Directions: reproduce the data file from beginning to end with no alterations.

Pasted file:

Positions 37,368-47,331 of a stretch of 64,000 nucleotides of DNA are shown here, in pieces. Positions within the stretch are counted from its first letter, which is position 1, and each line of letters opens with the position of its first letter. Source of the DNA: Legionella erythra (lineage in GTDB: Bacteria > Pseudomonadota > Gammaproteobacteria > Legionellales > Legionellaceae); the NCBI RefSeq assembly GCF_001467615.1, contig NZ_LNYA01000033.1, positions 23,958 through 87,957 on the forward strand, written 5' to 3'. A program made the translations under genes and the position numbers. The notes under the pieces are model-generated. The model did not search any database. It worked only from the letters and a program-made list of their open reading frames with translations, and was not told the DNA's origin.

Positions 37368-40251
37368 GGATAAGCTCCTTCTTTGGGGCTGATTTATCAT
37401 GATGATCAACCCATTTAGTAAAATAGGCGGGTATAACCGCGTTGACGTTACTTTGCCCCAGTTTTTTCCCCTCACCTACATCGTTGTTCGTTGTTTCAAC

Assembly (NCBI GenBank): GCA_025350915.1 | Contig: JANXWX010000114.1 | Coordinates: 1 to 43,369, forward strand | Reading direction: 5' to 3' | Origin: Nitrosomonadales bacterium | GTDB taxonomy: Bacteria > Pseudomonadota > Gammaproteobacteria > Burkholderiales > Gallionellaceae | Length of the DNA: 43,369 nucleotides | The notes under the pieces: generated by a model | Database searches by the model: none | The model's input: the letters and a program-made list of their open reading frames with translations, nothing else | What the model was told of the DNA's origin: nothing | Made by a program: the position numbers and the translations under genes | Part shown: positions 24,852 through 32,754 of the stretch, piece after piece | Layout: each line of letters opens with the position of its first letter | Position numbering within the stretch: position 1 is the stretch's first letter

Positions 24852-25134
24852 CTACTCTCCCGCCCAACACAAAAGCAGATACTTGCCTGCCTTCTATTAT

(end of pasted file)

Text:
Positions 37,368-47,331 of a stretch of 64,000 nucleotides of DNA are shown here, in pieces. Positions within the stretch are counted from its first letter, which is position 1, and each line of letters opens with the position of its first letter. Source of the DNA: Legionella erythra (lineage in GTDB: Bacteria > Pseudomonadota > Gammaproteobacteria > Legionellales > Legionellaceae); the NCBI RefSeq assembly GCF_001467615.1, contig NZ_LNYA01000033.1, positions 23,958 through 87,957 on the forward strand, written 5' to 3'. A program made the translations under genes and the position numbers. The notes under the pieces are model-generated. The model did not search any database. It worked only from the letters and a program-made list of their open reading frames with translations, and was not told the DNA's origin.

Positions 37368-40251
37368 GGATAAGCTCCTTCTTTGGGGCTGATTTATCAT
37401 GATGATCAACCCATTTAGTAAAATAGGCGGGTATAACCGCGTTGACGTTACTTTGCCCCAGTTTTTTCCCCTCACCTACATCGTTGTTCGTTGTTTCAAC

Assembly (NCBI GenBank): GCA_025350915.1 | Contig: JANXWX010000114.1 | Coordinates: 1 to 43,369, forward strand | Reading direction: 5' to 3' | Origin: Nitrosomonadales bacterium | GTDB taxonomy: Bacteria > Pseudomonadota > Gammaproteobacteria > Burkholderiales > Gallionellaceae | Length of the DNA: 43,369 nucleotides | The notes under the pieces: generated by a model | Database searches by the model: none | The model's input: the letters and a program-made list of their open reading frames with translations, nothing else | What the model was told of the DNA's origin: nothing | Made by a program: the position numbers and the translations under genes | Part shown: positions 24,852 through 32,754 of the stretch, piece after piece | Layout: each line of letters opens with the position of its first letter | Position numbering within the stretch: position 1 is the stretch's first letter

Positions 24852-25134
24852 CTACTCTCCCGCCCAACACAAAAGCAGATACTTGCCTGCCTTCTATTAT